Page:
Peace: a major theme of every religion. Yet the last year or so has seen an increasing tension between religious groups perhaps unparalleled in centuries. Suspicion on the basis of religious belief has reached epidemic proportions. The use of violence to make a religious point – not a modern phenomenon – seems at marked and in stark contrast to the search for peace which seems at the core of Islam, Judaism, and the Christian faith. The rise of fear, rooted in suspicion of one religious group in particular, and in whose eyes that suspicion is promoted by another, has been palpable. Threats, warnings and counter-threats are at the core of political debate.
And so we come to Christmas – the celebration of the birth of the one known to christians as the Prince of Peace. Two thousand years later and that peace seems ever more elusive, ever more distant. Have we missed something?
The birth of Jesus, as an expression of God’s character, needs closer attention than ever before. If this event is central to the purposes of God not only for His purpose but for this world as a whole, we need to contemplate its implications. The way in which God chooses to express Himself is as important as the ascriptions given to the child.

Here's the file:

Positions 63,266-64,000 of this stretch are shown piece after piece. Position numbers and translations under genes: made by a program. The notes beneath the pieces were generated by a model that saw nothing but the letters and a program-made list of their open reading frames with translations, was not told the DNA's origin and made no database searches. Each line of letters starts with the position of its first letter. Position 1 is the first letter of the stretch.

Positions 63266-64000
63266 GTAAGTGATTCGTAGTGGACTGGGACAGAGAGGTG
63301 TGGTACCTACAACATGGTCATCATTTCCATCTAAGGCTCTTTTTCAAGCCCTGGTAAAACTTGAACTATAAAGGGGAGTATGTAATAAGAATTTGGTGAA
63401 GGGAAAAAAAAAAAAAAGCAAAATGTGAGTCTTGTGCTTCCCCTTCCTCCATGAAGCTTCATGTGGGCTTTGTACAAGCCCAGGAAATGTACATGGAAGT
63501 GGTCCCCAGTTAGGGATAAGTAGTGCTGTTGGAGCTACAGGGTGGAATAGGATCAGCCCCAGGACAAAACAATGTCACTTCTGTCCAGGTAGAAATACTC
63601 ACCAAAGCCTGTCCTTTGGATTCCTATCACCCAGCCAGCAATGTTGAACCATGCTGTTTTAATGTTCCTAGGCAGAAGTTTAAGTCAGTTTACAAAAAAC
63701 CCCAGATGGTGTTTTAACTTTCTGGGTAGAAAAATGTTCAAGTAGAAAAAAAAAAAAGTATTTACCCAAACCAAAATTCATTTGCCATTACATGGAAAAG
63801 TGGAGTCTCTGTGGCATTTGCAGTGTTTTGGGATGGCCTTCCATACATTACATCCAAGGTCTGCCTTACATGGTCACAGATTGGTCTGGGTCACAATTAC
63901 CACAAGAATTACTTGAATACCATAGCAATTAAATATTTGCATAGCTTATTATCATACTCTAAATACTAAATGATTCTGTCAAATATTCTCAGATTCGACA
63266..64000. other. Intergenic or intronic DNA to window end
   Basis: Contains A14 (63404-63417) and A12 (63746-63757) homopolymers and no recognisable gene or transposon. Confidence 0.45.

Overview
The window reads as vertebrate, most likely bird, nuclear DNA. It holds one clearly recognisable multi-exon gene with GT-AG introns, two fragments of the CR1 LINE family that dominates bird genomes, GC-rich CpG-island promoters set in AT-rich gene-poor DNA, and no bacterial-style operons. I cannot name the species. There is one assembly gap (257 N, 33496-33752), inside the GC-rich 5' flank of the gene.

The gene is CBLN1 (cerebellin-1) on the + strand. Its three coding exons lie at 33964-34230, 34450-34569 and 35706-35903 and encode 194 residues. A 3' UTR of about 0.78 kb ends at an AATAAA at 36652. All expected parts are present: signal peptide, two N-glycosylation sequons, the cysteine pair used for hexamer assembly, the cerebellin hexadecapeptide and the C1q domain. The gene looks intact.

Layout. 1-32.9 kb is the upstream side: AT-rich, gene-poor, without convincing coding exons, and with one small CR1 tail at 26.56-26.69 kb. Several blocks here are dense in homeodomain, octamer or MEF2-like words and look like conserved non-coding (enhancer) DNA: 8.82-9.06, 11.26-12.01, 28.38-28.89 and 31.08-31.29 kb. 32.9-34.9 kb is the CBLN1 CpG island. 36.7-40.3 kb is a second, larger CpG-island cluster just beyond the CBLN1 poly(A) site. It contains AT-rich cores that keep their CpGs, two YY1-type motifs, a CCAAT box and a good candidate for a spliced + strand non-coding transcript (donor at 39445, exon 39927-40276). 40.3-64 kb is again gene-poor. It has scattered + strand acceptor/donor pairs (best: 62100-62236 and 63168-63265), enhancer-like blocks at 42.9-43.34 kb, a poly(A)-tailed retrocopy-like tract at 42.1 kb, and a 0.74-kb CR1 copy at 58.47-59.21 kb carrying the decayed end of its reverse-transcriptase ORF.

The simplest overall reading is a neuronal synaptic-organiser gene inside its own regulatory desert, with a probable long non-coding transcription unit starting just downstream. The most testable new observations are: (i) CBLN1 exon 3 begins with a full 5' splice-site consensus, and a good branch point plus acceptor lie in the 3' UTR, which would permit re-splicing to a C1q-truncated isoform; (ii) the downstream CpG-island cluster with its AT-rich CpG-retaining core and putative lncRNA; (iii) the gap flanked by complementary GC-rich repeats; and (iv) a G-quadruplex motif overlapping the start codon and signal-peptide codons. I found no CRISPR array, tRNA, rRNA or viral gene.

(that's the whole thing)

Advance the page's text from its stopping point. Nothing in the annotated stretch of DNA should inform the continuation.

Think about it for a moment… if you were God, how would you choose to enter the world and shape its purposes? Conventional political wisdom would involve a grand entrance in the most intimidating of performances. People would tremble. Nations would immediately acknowledge. Media coverage would be saturated.
That God would choose to enter this world in the most vulnerable and dependant form, and then rely on shepherds (the lowest of all on the social scale) and foreigners (who weren’t of the same religious tradition) to spread the news, seems to be either poorly orchestrated, or an important statement.
At Christmas, the Prince of Peace does not come to domination, but to the margins. He does not come in power, but absolute weakness. Peace is born from the ground up, imposed not by decree, but by presence. There is something awesome about all this, but not in a way which intimidates. It is inviting, beckoning, calling us to express ourselves in a life of peace, rather than to hear a sermon or a command.
Peace was born at Christmas, in a way which calls us to be partakers and proponents. Now more than ever, we need not only to contemplate the Christmas story, but to consider and live its implications.
December 22, 2002